International researchers and essential workers heading to Antarctica for summer have been granted an exemption from New Zealand's border closures so they can make it to the ice.
Christchurch is known as an 'Antarctic gateway city', meaning travellers from multiple countries including the US, South Korea and Australia head to the continent from the city.
Today it was confirmed they'll be able to head through as usual this year, despite the border closures, with the first arrivals expected tomorrow.
Meanwhile, Antarctica NZ is bringing in isolation requirements before travel to keep the continent free of Covid-19.
Most research stations, including New Zealand-operated Scott Base, are running reduced staff this summer as a result of the Covid-19 pandemic.
Some of the workers travelling down will be relieving crew who spent the winter on the freezing continent, while others are carrying out critical research.
"Ōtautahi Christchurch is one of five Antarctic Gateway cities in the world, and we are pleased to help facilitate this essential travel for our friends from the international Antarctic community," says David Kennedy, head of the Christchurch Antarctic office.
"This will not only support our city’s combined economic recovery efforts; it will also assist our Antarctic partners with critical missions."
He estimates the international Antarctic programmes coming through New Zealand contribute nearly $150 million a year to the economy, the majority in Canterbury.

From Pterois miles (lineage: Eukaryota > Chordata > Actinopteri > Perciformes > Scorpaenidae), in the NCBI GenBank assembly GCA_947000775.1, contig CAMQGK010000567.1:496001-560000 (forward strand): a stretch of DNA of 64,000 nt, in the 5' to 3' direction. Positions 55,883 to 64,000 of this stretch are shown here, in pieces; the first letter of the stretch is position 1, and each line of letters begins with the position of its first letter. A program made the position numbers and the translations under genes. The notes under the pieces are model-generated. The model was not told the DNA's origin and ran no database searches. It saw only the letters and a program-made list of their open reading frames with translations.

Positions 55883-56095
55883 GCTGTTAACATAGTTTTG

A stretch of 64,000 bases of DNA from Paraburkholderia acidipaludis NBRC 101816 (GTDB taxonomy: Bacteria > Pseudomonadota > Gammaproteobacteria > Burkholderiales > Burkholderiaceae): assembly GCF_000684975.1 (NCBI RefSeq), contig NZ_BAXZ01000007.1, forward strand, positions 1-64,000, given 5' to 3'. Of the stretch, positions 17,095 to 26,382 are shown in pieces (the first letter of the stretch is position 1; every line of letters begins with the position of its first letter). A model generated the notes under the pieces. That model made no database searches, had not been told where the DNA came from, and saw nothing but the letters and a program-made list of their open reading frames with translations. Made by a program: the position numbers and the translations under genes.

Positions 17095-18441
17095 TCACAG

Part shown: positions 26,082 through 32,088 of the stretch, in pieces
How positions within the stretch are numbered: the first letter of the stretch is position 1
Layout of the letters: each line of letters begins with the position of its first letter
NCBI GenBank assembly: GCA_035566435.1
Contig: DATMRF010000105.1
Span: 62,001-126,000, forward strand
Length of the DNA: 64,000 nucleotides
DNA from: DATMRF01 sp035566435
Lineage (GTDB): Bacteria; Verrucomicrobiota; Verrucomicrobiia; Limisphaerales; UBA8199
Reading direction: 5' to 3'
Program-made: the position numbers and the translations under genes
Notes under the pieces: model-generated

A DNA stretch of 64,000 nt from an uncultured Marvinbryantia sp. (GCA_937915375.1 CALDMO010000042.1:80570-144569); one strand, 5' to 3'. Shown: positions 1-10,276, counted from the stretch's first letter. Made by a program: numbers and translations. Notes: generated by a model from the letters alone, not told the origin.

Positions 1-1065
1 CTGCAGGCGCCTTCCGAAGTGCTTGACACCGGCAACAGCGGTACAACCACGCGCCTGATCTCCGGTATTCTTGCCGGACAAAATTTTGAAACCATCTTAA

As a whole, the Antarctic sector contributes around half a billion dollars each year to the national economy, he says.
"The international Antarctic community, within which our city plays an important role, shares a common goal of supporting and promoting scientific research in Antarctica, and we are committed to treating our Antarctic partners with kindness and aroha."
ICE-OLATION BEFORE TRAVEL
Before they're allowed to head to Antarctica, the New Zealanders travelling to the continent will be made to isolate for 14 days and return two negative Covid-19 tests ahead of travel.
Antarctica NZ's Simon Trotter says it's crucial to keep the isolated continent free of Covid-19.
Their facilities will be separate from the Government's managed isolation and quarantine facilities, Mr Trotter says, and the cost will be covered by Antarctica NZ.
"We will not be impacting space for any Kiwis returning home."
New Zealand has slashed its Antarctica programme for next summer, reduced from around 350 people to just 100.
The Kiwis' first flight south will be in October, according to Antarctica NZ.